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Family `Misguided' In Makutu Ceremony

Contributor:
Fuseworks Media
Fuseworks Media

Wellington, May 18 NZPA - A Maori exorcism ceremony, or makutu, in which a young woman drowned, was taken too far by a family out of its depth and lacking in cultural and spiritual guidance, the High Court at Wellington has been told.

Janet Moses, 22, drowned during the ceremony that lasted several days in Wainuiomata on Friday, October 12, 2007, when water was forced in her mouth and eyes to flush out a "demon".

Nine of her extended family deny charges of manslaughter.

Tuhoe kaumatua Timi Rahi, who initially assisted the family in trying to treat a sick Ms Moses, today told the court that a cursed concrete lion statue taken from the Greytown Hotel should be returned to help her heal.

The statue was returned on the Tuesday before her death and Ms Moses seemed more relaxed.

However, the court heard how Ms Moses continued to point out evil spirits in the room after Mr Rahi left, which suggested her healing was not complete.

Tainui senior kaumatua Tui Adams, who is a senior lecturer at Te Wananga o Aotearoa in Hamilton, was called as an expert witness, to provide a view of Ms Moses' death.

Dr Adams told the court he believed the whanau had done the right thing by engaging Mr Rahi but the process became undone when he left.

The whanau were being influenced by images of exorcism, he said.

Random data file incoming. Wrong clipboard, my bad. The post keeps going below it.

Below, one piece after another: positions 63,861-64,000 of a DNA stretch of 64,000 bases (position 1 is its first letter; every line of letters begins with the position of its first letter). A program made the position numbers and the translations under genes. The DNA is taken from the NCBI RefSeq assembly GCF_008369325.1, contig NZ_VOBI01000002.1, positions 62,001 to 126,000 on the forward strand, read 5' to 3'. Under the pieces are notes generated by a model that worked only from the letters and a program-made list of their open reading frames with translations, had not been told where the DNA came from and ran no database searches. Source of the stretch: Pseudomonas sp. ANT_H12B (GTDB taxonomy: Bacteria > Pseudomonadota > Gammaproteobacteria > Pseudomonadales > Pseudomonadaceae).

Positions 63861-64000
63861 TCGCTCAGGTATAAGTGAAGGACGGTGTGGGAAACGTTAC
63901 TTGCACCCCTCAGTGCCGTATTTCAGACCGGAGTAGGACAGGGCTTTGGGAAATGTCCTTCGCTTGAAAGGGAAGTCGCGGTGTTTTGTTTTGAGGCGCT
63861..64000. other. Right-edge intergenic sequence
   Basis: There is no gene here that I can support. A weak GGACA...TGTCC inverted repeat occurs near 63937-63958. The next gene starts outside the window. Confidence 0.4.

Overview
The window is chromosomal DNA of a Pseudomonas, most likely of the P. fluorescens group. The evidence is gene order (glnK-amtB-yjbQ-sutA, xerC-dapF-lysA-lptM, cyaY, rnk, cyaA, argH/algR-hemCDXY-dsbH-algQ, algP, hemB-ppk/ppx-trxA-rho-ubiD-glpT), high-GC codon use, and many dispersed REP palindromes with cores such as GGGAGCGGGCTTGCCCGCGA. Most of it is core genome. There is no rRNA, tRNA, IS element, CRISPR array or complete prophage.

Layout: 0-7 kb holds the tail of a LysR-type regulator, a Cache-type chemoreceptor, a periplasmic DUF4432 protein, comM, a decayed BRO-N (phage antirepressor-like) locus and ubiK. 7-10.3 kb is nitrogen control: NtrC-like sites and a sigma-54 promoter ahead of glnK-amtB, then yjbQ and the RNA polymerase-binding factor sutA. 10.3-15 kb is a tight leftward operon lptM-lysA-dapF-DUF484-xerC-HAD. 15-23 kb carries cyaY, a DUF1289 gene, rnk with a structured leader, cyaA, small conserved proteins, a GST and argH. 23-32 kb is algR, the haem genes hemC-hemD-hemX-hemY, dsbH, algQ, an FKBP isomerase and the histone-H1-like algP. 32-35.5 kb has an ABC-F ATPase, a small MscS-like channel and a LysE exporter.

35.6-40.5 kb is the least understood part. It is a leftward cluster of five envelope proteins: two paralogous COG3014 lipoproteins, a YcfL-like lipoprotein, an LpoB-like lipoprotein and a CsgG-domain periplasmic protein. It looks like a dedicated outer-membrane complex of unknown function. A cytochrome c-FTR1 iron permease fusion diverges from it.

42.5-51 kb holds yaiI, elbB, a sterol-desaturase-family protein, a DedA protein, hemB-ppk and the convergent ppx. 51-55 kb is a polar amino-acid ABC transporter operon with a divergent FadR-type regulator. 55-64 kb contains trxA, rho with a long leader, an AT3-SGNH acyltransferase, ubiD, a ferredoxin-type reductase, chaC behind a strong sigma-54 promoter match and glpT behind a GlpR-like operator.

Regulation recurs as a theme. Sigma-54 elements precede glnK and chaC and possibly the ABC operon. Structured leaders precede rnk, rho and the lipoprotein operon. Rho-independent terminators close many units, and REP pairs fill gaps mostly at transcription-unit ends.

Dr Adams said there was no specific water cleansing process in Maori culture.

He had never encountered parts of the ceremony performed on Ms Moses before, which he described as "extreme".

Alien aspects included the use of force, not allowing anyone to leave the house, not allowing them to sleep or close their eyes, using a crutch as a taiaha and pouring water in the eyes.

Neither had he heard of the idea that evil spirits could invade a person if they looked into someone's eyes,

"I believe the whanau have mistakenly tried to rid her of evil spirits as opposed to the real issue, which was Janet herself," Dr Adams said.

Some sort of professional or outside help should have been sought, either commonsense, religious or clinical support, he said.

The family may have had a genuine belief an evil spirit had invaded Ms Moses, "but they did not have the cultural or spiritual knowledge to do what they did".

"From this point the actions of the whanau were misguided, misinformed and unfortunately, mistaken."

The nine accused, who have all pleaded not guilty, are John Tahana Rawiri, 49, Georgina Aroha Rawiri, 50, Tanginoa Apanui, 42, Hall Jones Wharepapa, 46, Angela Orupe, 36, Gaylene Tangiohororere Kepa, 44, Aroha Gwendoline Wharepapa, 48, Alfred Hughes Kepa, 48, and Glenys Lynette Wright, 52.

A man and woman who have denied wilful cruelty towards a 14-year-old girl who allegedly suffered severe eye injuries during the makutu have permanent name suppression.

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